These days, it is no longer a given that everyone sitting around the table at Christmas wants to eat turkey, pork or ham. But catering for guests who prefer plants on their plate does not mean hosts have to hunt down recipes for nut roast. The trick is to serve a mix of dishes that brings people together rather than setting them apart, Adelaide-based chef Simon Bryant says.
''It's knowing how to assemble an inclusive meal that works for everyone,'' says Bryant, author of Simon Bryant's Vegies, a guide to cooking vegetables in inspirational ways.
When Bryant feeds his friends, he likes to serve food by grouping each meat dish with a vegetable-based dish, which works both as an accompaniment to the meat and a stand-alone option.
''You just plonk a lot of dishes down and everyone helps themselves,'' he says. ''It's about breaking down barriers and not singling people out because of their preferences.''
Bryant is not keen on slapping labels such as ''vegetarian'' on food. He thinks there are just two types of food: good food and bad food.
''When you group dishes on the table, you just need to think about what flavours work together,'' he says. ''Turkey marries really well with a stuffing made of sourdough breadcrumbs, celery, walnuts and sage, for instance, but you don't have to serve it inside the bird - you can serve it beside the bird as a separate dish that everyone can enjoy.''
Roast pork goes well with tart fruit, he adds, suggesting fresh berries with feta, roast almonds, pieces of torn sourdough, and a bunch of mint and coriander, tossed together with balsamic vinegar or aged sweet red vinegar. And his warm potato salad is a twist on a Christmas favourite, made more substantial by combining cooked potatoes with chickpeas sauteed with spring onions and chat masala (an Indian spice mix), baby spinach and coriander.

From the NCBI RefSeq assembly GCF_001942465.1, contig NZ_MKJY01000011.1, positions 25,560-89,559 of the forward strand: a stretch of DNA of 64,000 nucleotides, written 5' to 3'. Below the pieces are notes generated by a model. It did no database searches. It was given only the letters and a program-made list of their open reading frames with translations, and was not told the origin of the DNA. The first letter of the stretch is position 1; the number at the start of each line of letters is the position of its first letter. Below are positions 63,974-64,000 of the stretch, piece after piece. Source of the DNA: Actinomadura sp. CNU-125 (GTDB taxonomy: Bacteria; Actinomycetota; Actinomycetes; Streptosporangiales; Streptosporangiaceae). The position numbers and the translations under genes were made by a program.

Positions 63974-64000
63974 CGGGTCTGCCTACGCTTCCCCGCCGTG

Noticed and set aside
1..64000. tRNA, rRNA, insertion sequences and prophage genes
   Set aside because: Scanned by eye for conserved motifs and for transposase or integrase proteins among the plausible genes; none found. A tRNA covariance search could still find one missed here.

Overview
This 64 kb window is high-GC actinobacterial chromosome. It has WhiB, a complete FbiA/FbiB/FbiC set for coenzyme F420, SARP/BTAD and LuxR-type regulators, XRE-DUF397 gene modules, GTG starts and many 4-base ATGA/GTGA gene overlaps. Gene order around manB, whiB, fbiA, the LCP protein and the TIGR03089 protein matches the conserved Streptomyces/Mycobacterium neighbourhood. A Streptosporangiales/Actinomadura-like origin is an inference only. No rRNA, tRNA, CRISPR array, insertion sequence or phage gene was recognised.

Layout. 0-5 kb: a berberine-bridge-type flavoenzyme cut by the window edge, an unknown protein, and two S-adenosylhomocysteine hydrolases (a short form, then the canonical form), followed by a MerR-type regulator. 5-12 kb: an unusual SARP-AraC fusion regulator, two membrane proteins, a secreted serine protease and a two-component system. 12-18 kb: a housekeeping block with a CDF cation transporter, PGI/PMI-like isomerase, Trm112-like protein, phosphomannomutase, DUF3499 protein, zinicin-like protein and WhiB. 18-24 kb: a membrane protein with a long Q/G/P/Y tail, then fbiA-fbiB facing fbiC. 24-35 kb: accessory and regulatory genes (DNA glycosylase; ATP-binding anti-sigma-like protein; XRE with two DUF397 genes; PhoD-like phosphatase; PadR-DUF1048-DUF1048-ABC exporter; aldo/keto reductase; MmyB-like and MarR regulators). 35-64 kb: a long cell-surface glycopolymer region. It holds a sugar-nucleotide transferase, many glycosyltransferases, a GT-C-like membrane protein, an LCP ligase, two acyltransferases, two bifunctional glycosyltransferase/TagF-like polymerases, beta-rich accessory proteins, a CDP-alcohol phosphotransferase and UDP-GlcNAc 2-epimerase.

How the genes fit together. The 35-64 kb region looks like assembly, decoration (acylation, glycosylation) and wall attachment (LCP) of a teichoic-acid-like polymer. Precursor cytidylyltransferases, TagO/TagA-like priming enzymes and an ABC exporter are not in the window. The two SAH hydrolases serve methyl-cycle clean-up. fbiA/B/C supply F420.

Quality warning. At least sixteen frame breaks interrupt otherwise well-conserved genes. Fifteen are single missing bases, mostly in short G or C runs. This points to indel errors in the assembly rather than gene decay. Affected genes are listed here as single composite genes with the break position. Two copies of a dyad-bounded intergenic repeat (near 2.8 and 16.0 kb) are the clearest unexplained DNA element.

''Last Christmas when my father came out from the UK, I cooked a goose but there were so many other dishes on the table, no one noticed I didn't eat any of the meat,'' Bryant says. ''I'm not a vegetarian but I don't eat meat when I cook for myself at home - but I'd never enforce vegetarian food on anyone.''
It is a similar picture when Lisa Chalk, communications director for Animals Australia, gets together with her Hungarian family at Christmas.
''I became a vegetarian last year after working on the live export issue. It involved watching a lot of footage of animals being killed - and if you watch enough of that you really don't want to eat meat,'' she says. ''I had a light-bulb moment when I realised for the first time that eating meat is a personal choice, not a necessity.
''At Christmas, it's about designing a meal that includes dishes everyone can enjoy. Last year, there was roast stuffed mushrooms, pan-fried asparagus, roast beetroot, couscous with chickpeas, potato salad and felafel, as well as free-range ham and turkey.
''Because I work in animal welfare, my family have always been supportive, even though they're Hungarian and meat is traditionally the hero of the meal.
''My grandmother panicked at first about making meals without meat, but she's very inventive and found there were plenty of traditional recipes that didn't use meat, because meat wasn't always as plentiful as it is now.
''Although I don't think there'll ever be a time when there'll never be turkey on my family's Christmas table, it will never be factory-farmed turkey.''
Simon Bryant's Vegies is published by Lantern, $39.95.
Paula Goodyer blogs at smh.com.au/chewonthis.